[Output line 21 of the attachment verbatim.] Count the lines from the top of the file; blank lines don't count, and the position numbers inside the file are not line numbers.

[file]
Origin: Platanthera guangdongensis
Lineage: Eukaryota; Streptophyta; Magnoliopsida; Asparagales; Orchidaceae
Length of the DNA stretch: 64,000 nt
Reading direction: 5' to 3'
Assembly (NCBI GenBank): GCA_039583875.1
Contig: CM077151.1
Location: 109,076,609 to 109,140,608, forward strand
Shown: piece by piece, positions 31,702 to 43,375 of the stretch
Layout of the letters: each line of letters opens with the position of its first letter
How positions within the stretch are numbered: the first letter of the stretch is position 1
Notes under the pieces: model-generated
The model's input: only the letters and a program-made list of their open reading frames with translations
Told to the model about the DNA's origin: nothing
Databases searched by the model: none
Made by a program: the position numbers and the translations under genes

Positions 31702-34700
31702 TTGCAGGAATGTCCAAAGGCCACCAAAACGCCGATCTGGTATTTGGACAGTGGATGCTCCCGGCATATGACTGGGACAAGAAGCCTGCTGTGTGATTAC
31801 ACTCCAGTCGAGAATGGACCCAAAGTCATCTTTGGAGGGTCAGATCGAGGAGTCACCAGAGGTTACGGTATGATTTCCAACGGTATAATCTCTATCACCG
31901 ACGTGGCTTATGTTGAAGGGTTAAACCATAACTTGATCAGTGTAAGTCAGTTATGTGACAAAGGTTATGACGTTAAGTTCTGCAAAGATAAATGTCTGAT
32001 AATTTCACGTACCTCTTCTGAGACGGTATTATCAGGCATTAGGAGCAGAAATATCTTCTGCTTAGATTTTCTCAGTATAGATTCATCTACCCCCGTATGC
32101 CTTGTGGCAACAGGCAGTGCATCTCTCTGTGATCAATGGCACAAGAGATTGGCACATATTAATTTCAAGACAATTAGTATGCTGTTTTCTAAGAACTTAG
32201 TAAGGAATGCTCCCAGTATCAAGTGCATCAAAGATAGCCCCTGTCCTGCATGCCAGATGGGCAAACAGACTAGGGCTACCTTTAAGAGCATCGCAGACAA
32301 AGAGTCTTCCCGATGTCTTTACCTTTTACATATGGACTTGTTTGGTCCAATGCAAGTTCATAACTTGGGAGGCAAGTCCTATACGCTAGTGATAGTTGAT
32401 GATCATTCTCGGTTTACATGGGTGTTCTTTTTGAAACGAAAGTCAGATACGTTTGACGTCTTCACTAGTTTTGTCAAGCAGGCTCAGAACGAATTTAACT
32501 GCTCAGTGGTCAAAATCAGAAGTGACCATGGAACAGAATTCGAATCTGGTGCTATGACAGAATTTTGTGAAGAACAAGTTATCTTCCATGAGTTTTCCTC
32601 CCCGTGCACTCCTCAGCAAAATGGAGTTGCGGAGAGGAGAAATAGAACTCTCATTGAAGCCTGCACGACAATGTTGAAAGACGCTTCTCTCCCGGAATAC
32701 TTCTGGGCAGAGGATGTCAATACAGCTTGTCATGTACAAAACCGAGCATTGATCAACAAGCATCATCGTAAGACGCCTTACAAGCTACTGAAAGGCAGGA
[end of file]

32101 CTTGTGGCAACAGGCAGTGCATCTCTCTGTGATCAATGGCACAAGAGATTGGCACATATTAATTTCAAGACAATTAGTATGCTGTTTTCTAAGAACTTAG